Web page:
In June and November the Tonle Sap River changes
direction. In June, with monsoon rains swelling the Mekong, excess water is
pushed into the Tonle Sap that then drains back upstream into the lake, flooding
the surrounding low plains. By monsoon's end, in November, the pressure is
relieved and the Tonle Sap reverses course and returns to the direction of flow
expected of it.
However, the waters of this, the largest of Southeast Asian lakes, take several more months before they begin to recede, and it is not until February that Tonle Sap Lake begins its return to normal size. The mud banks created by the flooding are extremely fertile, and local rice farmers have developed a deepwater rice that is unique to this area.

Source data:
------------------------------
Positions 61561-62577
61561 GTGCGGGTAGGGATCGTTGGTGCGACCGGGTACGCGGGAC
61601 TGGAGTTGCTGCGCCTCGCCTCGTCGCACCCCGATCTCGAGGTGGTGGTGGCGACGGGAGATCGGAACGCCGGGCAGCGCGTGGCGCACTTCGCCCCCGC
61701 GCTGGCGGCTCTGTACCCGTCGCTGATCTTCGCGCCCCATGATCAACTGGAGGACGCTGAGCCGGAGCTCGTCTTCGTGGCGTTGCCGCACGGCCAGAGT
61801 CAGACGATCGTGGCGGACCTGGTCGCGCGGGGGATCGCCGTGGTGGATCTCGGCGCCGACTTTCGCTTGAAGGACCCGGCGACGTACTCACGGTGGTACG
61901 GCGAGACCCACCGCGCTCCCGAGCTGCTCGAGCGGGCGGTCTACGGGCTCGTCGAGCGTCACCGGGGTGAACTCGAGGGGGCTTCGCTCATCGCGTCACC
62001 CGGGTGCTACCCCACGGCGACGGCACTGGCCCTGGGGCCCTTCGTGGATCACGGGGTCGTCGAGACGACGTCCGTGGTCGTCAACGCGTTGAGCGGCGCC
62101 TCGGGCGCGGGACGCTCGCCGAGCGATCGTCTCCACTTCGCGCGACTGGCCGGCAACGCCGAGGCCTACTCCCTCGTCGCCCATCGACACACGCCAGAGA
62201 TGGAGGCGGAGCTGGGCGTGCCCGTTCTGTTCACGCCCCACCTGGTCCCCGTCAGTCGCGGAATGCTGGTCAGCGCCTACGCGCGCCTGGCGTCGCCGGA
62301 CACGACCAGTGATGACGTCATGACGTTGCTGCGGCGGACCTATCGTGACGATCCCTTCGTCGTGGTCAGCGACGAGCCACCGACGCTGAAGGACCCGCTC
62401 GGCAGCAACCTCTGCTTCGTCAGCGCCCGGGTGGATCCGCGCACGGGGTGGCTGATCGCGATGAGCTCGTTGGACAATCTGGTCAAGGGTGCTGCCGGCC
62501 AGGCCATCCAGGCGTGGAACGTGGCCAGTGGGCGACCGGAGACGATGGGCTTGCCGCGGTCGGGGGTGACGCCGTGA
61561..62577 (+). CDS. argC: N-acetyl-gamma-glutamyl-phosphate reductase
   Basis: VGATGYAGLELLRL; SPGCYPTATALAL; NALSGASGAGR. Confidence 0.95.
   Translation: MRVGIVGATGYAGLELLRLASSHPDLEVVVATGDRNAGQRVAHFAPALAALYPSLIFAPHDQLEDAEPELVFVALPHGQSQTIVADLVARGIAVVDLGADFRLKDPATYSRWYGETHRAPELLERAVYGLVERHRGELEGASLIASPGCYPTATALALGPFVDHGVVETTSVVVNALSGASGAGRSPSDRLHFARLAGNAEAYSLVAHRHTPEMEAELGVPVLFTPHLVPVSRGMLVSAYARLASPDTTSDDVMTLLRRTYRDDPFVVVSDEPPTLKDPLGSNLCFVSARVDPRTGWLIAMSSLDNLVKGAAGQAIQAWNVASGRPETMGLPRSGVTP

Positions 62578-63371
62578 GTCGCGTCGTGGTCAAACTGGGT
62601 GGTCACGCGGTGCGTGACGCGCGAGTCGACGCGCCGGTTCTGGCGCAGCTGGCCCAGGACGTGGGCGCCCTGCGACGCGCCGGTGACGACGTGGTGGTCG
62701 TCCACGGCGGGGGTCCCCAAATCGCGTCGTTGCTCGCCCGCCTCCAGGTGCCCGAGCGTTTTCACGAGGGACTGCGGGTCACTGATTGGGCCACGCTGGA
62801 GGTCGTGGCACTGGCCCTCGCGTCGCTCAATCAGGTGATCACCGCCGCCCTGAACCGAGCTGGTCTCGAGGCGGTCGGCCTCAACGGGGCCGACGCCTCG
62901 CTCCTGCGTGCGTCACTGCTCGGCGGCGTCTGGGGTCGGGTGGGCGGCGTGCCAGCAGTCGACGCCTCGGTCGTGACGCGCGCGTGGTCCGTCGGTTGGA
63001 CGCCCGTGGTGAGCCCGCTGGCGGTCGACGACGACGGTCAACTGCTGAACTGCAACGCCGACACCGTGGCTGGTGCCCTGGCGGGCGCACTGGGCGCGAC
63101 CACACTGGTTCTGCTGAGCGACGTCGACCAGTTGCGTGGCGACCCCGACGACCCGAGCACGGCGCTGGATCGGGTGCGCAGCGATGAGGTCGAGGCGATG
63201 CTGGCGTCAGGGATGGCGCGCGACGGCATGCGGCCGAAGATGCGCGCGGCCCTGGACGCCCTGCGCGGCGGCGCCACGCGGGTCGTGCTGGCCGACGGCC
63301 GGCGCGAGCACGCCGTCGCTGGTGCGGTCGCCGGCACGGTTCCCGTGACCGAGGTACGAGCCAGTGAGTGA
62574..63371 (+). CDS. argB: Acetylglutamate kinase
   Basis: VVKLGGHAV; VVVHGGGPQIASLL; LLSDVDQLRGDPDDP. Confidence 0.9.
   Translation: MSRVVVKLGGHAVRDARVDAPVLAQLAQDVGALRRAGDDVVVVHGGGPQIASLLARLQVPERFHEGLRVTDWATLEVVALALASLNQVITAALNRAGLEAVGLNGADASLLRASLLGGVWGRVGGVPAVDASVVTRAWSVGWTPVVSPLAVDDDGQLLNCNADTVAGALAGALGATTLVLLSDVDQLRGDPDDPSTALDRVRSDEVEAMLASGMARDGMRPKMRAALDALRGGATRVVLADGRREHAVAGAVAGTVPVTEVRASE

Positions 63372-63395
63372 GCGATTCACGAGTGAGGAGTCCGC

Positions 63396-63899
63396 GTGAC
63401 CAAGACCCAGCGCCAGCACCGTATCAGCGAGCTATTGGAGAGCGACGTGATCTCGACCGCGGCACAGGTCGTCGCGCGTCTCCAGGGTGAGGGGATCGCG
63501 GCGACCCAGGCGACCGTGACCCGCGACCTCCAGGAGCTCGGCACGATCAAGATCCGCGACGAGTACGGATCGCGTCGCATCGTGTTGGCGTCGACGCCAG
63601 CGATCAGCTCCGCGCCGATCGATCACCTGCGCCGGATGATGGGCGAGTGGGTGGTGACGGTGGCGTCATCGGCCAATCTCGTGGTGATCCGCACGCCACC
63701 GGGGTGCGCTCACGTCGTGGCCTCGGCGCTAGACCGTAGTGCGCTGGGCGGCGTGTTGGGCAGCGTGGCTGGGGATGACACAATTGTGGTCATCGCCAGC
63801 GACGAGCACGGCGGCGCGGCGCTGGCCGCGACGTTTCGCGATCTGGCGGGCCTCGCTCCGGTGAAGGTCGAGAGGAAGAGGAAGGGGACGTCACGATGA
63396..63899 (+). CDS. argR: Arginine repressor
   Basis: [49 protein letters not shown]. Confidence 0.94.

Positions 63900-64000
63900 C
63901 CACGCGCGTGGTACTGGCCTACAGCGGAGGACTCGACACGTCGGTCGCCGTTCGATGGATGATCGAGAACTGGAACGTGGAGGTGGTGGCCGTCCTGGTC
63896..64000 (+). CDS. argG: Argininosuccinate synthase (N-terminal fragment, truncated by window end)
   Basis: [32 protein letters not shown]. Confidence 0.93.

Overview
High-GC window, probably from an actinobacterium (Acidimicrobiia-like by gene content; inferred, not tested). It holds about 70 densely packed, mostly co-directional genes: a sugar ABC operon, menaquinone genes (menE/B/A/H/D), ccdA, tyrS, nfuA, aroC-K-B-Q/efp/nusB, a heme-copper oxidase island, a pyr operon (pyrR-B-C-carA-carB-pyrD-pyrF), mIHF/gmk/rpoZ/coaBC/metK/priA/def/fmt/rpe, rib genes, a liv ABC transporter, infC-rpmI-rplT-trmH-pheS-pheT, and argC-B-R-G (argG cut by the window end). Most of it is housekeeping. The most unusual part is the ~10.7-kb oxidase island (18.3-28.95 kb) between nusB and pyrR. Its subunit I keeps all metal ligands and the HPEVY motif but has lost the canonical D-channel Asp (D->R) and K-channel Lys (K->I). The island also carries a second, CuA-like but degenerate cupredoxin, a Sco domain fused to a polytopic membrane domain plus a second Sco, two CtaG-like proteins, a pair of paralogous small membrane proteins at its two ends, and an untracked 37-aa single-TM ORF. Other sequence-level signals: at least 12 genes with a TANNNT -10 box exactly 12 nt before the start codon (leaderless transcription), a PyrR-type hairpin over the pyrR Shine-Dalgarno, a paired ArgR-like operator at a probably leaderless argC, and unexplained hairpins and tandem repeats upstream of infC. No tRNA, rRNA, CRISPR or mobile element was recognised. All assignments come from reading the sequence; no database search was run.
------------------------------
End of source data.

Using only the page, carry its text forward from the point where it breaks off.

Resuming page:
The months of flooding also encourages the growth of huge fish stocks and other aquatic life, that become extremely easy to catch once the waters begin to reside. Fishing families string nets and bamboo traps across the lake's mouth and the numerous fish can almost be plucked from the water. The Tonle Sap Lake's level drops so fast that it catches out many of its inhabitants, and it is not unlikely to see fisherman picking their catch from the trees.
One particularly interesting lake dweller is the Elephant Fish, which has developed the ability to last for several hours out of water, in case the fast receding waters leave it stranded in the mud. This fish is an Asian delicacy and can fetch as much as US$60 in a Singapore restaurant.
By the end of May the lake has returned to its original size - just in time for the June monsoons to turn the tide of the waters all over again.